Stifling Internet: Incompetence or retribution?

By Mirza Sharafat Hussain Beigh
An indefinite ban on Internet service over pre-paid mobile phones in Kashmir continues into the seventh month. Such a stifling restriction imposed by the administrative authorities has become a routine alongside claims of the return of ‘normalcy’. This ban on what has acquired the status of an almost essential service elsewhere has become a routine here which accompanies a whiff of any possibility of a political protest the administration might foresee. It has gone nearly unnoticed,  under the radar for far too long, and no one is ever held accountable for this service generally used by the economically weaker sections of the society and the student community whose dependence on Internet keeps increasing exponentially with the passage of time.
Numerous issues arise from the ban as the administration appears aloof. This is perhaps because the administration’s antennae are rarely attuned to what concerns the poorer sections of the society; a large student population, an evolving community of bloggers and those for whom Internet-driven social media has become an important tool for news, knowledge and the ability to stay in touch with family, friends and colleagues.
In the days when even the administration often boasts about connectivity and smart classes etc., as the students have to increasingly rely on online notes, classes and tutorials, the local government appears totally oblivious to the difficulties the ban on pre-paid mobile internet services mounts for large sections of the society. Students are compelled to wander from shop to shop and sometimes to far places where they are able to access the World Wide Web. I have seen people searching open hotspots to meet their requirements as most of us have become dependent on such Internet service.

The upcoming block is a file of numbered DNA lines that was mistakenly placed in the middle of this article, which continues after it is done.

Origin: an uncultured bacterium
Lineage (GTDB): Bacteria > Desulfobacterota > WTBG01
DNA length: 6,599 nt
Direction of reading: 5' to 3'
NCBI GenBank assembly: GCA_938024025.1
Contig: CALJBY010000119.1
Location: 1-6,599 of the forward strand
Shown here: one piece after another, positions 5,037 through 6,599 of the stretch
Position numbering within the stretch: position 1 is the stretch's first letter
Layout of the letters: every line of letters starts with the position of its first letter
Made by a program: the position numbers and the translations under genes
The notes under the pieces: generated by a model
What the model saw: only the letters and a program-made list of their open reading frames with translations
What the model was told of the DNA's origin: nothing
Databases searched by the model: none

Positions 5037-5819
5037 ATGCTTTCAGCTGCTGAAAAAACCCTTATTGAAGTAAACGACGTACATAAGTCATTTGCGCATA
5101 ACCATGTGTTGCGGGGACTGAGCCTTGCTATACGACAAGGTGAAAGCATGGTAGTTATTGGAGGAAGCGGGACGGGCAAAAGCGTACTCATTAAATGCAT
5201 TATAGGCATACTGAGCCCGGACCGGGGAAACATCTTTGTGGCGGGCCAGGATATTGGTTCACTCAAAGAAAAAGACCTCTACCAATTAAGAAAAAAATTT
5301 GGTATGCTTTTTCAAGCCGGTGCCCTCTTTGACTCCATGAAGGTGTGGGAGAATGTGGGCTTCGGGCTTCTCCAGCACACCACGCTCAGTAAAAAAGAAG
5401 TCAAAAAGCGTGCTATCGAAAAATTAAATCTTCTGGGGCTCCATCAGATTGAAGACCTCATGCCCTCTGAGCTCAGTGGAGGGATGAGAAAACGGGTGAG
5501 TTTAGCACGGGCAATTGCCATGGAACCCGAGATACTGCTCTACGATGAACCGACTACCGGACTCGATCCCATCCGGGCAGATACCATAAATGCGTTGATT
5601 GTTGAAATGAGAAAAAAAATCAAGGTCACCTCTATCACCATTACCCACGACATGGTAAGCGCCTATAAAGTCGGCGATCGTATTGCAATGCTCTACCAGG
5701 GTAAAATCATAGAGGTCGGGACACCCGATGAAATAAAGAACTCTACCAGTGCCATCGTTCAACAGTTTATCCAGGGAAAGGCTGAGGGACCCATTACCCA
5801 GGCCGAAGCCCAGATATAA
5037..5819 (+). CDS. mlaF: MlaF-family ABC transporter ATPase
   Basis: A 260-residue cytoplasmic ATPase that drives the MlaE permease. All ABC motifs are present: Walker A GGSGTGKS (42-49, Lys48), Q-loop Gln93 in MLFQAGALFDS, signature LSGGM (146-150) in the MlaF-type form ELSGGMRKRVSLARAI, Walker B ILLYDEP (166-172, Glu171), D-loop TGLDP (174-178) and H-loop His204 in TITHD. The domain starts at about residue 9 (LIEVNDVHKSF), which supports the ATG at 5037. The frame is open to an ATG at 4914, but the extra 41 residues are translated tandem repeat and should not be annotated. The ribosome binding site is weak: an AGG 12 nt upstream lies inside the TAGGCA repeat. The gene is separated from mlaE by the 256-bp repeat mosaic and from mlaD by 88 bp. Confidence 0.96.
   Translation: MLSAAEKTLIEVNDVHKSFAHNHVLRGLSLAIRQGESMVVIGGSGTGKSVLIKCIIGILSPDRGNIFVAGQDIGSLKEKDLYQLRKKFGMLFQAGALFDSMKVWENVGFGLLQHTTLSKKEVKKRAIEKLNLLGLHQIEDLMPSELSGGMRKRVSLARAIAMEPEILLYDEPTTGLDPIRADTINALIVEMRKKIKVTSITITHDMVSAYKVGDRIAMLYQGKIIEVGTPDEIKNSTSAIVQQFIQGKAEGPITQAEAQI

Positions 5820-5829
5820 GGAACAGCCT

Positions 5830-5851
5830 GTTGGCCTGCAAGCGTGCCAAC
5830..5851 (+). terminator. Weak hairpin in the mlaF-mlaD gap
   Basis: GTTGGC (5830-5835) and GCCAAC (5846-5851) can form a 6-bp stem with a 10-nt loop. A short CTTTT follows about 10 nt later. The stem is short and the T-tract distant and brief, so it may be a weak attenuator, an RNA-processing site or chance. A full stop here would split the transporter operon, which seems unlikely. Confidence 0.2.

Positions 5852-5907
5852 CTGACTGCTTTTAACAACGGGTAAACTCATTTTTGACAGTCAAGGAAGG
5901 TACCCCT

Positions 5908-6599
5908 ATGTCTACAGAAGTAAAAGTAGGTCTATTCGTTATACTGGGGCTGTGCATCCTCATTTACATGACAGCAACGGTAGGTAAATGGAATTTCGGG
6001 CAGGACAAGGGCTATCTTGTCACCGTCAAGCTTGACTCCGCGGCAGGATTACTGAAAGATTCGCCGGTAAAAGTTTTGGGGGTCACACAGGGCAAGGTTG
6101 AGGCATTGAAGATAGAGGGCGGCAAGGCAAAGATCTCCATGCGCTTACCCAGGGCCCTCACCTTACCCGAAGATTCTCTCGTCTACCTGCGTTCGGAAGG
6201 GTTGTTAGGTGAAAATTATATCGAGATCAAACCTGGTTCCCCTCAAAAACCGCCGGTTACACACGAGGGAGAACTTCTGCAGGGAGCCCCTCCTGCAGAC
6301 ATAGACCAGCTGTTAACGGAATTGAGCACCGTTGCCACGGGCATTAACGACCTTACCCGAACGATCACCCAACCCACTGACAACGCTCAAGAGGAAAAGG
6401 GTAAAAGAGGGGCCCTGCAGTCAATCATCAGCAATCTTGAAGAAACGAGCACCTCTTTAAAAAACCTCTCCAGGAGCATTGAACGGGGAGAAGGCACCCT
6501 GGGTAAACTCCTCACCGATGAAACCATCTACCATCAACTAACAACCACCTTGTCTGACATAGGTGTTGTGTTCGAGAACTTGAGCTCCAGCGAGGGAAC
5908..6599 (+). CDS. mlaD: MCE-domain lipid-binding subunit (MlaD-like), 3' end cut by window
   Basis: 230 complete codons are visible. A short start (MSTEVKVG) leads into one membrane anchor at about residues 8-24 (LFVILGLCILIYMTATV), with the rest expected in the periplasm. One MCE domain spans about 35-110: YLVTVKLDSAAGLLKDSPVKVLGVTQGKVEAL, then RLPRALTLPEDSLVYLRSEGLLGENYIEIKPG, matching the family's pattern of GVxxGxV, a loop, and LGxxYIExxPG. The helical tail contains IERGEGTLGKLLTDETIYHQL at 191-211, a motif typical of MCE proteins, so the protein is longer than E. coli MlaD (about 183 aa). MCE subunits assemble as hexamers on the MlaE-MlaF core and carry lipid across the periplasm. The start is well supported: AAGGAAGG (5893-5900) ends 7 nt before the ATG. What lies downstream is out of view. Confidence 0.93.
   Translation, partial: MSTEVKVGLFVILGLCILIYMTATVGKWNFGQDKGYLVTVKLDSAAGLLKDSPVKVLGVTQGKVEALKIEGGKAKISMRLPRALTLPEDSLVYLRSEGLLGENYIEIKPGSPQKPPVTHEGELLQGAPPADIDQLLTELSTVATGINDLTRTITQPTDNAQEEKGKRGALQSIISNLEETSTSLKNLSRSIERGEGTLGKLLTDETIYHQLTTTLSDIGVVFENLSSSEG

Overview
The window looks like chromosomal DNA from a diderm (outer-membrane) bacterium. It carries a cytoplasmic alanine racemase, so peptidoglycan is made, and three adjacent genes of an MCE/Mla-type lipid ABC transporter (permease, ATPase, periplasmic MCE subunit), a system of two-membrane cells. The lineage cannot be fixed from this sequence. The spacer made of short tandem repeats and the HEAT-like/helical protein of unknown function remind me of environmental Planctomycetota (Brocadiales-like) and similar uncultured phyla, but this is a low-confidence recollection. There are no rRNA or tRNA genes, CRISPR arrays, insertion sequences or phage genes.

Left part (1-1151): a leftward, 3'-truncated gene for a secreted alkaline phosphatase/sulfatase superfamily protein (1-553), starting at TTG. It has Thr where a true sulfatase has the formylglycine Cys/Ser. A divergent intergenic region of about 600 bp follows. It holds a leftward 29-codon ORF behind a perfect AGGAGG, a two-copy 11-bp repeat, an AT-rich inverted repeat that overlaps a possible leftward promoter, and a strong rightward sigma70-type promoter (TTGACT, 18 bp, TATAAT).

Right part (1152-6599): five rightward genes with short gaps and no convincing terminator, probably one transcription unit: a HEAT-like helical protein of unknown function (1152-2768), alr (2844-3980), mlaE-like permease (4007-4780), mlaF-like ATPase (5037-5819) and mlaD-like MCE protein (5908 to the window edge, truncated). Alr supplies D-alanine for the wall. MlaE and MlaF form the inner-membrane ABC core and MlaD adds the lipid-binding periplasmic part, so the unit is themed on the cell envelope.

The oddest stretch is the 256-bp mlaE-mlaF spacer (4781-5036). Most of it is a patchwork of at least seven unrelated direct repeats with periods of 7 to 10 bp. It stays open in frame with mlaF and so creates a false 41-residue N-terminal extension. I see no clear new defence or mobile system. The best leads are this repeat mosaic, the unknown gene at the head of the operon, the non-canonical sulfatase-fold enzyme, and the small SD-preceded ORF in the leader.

Exams are being conducted, registration for which and the admission process itself is wholly executed through internet seems illogical when a huge percentage of internet users rely on prepaid internet service.
The ban on prepaid internet service may be ‘helpful’ from administration’s point of view but to halt the action of a ‘miscreant’ through restrictions over all internet users is irrational to say the least. The responsibility lies on the shoulders of concerned agencies to bridle the ‘negative events’ happening over the internet, instead of banning entire prepaid internet system.
Imposing ban on internet service is against the interest of general public who have been made to suffer for seven long months just based on a questionable reasoning that a small percentage of internet users may create trouble over social networking sites. This when there is a comprehensive cyber vigilance has acquired an all pervasive form.
People are supposed to buy new compatible phones and getting new postpaid connections to tackle the current situation, which in turn puts pressure on lower middle class community. Not only this, students who cannot afford such gadgets are still waiting for the government’s decision as when the ban will be lifted so they could access the regular courses and activities over the internet.
I appeal Chief Minister and Governor of Jammu and Kashmir to ponder once over the restriction which is only adding to anger among the youth and add to their mounting difficulties. The ban actually mocks at the idea of a digital India.

—The writer is a blogger and likes to call himself a whistleblower.